cop by profession, became a local legend and began moonlighting
as a consultant for the Boston College hockey program. He also
started a summer hockey school that many future NHL
All-Stars--including center Adam Oates of the Capitals and wing
Bill Guerin of the Bruins--attended.

Now he's in his second season as the full-time special skills
coach for Tampa Bay, the only NHL team that has such a position.
"We have guys on our team who wouldn't be here if not for him,"
says general manager Rick Dudley. "Think about what that's worth
to a franchise."

Vincent's teaching techniques include everything from having
players skate backward slowly on one leg to hooking them up to a
bungee cord, all to help a player's balance. Vincent teaches the
way he learns--by using models. For example, in helping center
Brian Holzinger work on stickhandling last week, Vincent watched
tapes of Mario Lemieux, noticed subtleties in Lemieux's grip and
arm positioning, and had Holzinger emulate those nuances.

Vincent chooses models to correspond to particular students and
aspects of the game. He also draws from athletes outside hockey.
He will study Tiger Woods's stance or Mark McGwire's crouch and
the power that emanates from those postures and devise what he
calls "on-ice scenarios" to impart what he has observed. "A lot
of drills seem odd," says wing Kyle Freadrich, who spent time at
Vincent's school last summer. "Then the little things he's been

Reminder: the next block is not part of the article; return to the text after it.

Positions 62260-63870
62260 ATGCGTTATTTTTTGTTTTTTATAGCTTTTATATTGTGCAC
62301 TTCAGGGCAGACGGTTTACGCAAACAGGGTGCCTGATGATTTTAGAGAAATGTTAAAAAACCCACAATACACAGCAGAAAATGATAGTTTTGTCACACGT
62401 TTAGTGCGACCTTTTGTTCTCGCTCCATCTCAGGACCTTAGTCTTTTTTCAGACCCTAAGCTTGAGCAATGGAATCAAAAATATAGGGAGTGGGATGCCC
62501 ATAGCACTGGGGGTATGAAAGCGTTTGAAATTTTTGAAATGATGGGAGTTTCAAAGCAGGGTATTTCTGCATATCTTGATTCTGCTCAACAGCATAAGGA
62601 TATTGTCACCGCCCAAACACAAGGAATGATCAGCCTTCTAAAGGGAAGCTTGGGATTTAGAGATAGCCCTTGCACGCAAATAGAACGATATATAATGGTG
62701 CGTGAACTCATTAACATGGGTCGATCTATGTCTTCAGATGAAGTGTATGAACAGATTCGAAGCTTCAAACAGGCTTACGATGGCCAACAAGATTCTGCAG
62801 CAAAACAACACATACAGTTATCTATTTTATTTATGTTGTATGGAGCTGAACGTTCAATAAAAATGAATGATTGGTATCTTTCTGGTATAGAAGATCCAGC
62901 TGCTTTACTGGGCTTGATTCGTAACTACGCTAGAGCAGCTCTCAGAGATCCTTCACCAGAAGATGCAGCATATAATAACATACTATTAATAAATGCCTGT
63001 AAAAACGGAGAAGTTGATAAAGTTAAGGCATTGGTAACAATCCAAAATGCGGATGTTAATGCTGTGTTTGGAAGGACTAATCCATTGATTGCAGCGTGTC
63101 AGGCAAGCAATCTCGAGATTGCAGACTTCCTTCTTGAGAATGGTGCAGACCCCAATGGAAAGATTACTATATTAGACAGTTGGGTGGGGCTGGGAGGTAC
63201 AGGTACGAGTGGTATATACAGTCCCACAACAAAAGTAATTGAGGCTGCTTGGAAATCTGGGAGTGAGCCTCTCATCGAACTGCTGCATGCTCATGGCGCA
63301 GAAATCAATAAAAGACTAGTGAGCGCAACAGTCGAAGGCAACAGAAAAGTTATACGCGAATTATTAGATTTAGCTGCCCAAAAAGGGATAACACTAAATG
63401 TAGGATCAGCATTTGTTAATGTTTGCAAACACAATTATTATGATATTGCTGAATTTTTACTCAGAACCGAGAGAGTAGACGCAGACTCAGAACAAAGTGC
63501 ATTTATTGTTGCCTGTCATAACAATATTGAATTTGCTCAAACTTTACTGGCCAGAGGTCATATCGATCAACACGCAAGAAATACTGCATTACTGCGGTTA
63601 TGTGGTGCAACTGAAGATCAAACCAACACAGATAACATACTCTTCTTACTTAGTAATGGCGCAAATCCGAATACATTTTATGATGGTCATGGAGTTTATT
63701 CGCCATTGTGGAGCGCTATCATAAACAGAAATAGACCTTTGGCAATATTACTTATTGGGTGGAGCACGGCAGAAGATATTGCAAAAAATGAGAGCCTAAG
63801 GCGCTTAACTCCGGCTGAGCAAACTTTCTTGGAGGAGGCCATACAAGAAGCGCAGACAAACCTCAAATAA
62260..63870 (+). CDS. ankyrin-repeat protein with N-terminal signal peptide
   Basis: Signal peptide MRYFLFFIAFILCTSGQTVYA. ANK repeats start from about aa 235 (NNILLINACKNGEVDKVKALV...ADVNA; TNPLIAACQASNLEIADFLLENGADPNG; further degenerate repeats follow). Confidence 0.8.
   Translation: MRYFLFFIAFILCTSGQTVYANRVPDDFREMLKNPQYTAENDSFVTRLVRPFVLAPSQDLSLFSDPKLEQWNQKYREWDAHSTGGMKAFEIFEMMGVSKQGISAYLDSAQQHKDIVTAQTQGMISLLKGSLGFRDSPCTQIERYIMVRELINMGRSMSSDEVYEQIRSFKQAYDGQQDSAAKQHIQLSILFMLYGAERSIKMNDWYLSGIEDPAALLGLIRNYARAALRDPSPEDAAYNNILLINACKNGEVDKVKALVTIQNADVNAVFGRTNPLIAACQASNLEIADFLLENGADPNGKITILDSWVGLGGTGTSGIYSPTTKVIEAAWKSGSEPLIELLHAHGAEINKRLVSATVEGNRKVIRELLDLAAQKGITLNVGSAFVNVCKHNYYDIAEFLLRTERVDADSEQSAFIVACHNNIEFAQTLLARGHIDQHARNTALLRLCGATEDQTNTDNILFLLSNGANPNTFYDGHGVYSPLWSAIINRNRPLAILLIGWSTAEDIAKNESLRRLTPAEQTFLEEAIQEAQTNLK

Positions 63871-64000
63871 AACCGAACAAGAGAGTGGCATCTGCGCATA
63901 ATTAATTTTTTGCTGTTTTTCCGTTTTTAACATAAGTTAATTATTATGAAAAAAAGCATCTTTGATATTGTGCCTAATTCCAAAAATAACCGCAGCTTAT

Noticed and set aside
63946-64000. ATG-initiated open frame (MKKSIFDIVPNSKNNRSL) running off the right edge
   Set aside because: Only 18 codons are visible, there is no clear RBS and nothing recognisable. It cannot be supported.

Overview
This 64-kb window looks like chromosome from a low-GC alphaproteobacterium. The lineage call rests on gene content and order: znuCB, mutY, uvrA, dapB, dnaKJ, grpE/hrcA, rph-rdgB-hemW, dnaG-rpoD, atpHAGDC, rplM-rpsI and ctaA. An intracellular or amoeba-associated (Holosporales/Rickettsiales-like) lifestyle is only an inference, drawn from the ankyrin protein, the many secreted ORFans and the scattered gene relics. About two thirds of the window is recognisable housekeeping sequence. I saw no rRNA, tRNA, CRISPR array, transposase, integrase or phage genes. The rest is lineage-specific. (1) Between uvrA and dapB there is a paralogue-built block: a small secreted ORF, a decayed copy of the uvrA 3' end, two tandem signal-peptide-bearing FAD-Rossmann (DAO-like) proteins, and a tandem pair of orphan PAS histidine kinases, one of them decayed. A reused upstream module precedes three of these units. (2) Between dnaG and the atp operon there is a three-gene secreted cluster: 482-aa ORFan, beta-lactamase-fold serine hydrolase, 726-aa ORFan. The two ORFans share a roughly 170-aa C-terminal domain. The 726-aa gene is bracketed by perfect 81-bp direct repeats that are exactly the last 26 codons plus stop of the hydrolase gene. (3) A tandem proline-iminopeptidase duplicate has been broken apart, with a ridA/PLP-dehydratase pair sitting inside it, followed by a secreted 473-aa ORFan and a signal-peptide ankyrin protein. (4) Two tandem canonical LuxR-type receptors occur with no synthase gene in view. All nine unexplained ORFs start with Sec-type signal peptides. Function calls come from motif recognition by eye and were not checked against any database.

focusing on come together. My game improved like night and day."

Then there's Tampa Bay's Paul Mara, who grew up near Vincent and,
at 21, is one of the league's most promising offensive
defensemen. "I've gone to him since I was seven," Mara says.
"He's made me into the player I am. The guy's just brilliant."

Referees' Penalty Calls
Talking Zebras Will Be Common

Fans who rail at referees are getting a clearer sense of whom
they're yelling at. Last January, on national TV broadcasts, refs
began announcing penalties directly into the camera near the
official scorers' bench. Fans and teams have reacted so favorably
to the practice that refs will soon start doing it on local
telecasts as well. The league is also discussing having refs wear
microphones so they can use arena public-address systems to
announce penalties to the fans in the stands, as NFL officials
do. Referees did that at an AHL game in Kentucky last week, and
advocates say it's a more intimate method than the current
practice of having penalties announced by the arena P.A. voice.
While there's no target date for the NHL in-arena announcements,
the league's director of officiating, Andy Van Hellemond, says,
"We're moving in that direction."

COLOR PHOTO: DAVID E. KLUTHO The Blues struck gold with Khavanov, a 28-year-old Russian.




The best player in the world when he retired after the 1996-97
season, the 35-year-old six-time scoring champion is making a
comeback later this month.


The best player in the world today, the 28-year-old four-time
scoring champion doesn't yet rank with Lemieux as an NHL
immortal, but he's his equal in carrying Pittsburgh.

The Verdict: While Lemieux may quickly shake off the rust, Jagr
is dominant now and could still be brilliant in 10 years. He's
our choice.